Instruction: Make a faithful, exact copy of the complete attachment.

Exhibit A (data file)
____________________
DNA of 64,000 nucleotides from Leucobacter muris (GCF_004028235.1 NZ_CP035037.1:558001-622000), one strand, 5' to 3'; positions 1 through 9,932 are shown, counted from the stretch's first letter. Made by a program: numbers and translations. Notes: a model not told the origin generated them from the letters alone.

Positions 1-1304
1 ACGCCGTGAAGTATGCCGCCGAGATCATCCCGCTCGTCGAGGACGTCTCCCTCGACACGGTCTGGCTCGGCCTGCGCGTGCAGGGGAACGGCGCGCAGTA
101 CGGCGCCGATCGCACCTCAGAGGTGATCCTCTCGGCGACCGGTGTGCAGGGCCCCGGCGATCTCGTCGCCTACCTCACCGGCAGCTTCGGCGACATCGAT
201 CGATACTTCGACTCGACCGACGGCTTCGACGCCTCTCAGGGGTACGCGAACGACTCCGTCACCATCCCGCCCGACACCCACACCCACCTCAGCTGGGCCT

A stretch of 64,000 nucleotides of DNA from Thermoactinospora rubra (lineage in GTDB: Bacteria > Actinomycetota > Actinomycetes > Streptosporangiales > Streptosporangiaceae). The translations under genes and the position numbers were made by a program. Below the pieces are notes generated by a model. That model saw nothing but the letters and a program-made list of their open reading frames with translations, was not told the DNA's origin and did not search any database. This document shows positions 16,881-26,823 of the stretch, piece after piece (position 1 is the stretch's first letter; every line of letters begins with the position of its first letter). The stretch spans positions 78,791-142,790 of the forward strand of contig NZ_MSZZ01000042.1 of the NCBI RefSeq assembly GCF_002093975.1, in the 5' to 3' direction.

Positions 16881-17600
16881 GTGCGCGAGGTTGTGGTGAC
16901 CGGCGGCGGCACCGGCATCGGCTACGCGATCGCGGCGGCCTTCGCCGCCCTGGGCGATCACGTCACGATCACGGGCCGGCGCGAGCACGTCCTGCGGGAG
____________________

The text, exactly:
DNA of 64,000 nucleotides from Leucobacter muris (GCF_004028235.1 NZ_CP035037.1:558001-622000), one strand, 5' to 3'; positions 1 through 9,932 are shown, counted from the stretch's first letter. Made by a program: numbers and translations. Notes: a model not told the origin generated them from the letters alone.

Positions 1-1304
1 ACGCCGTGAAGTATGCCGCCGAGATCATCCCGCTCGTCGAGGACGTCTCCCTCGACACGGTCTGGCTCGGCCTGCGCGTGCAGGGGAACGGCGCGCAGTA
101 CGGCGCCGATCGCACCTCAGAGGTGATCCTCTCGGCGACCGGTGTGCAGGGCCCCGGCGATCTCGTCGCCTACCTCACCGGCAGCTTCGGCGACATCGAT
201 CGATACTTCGACTCGACCGACGGCTTCGACGCCTCTCAGGGGTACGCGAACGACTCCGTCACCATCCCGCCCGACACCCACACCCACCTCAGCTGGGCCT

A stretch of 64,000 nucleotides of DNA from Thermoactinospora rubra (lineage in GTDB: Bacteria > Actinomycetota > Actinomycetes > Streptosporangiales > Streptosporangiaceae). The translations under genes and the position numbers were made by a program. Below the pieces are notes generated by a model. That model saw nothing but the letters and a program-made list of their open reading frames with translations, was not told the DNA's origin and did not search any database. This document shows positions 16,881-26,823 of the stretch, piece after piece (position 1 is the stretch's first letter; every line of letters begins with the position of its first letter). The stretch spans positions 78,791-142,790 of the forward strand of contig NZ_MSZZ01000042.1 of the NCBI RefSeq assembly GCF_002093975.1, in the 5' to 3' direction.

Positions 16881-17600
16881 GTGCGCGAGGTTGTGGTGAC
16901 CGGCGGCGGCACCGGCATCGGCTACGCGATCGCGGCGGCCTTCGCCGCCCTGGGCGATCACGTCACGATCACGGGCCGGCGCGAGCACGTCCTGCGGGAG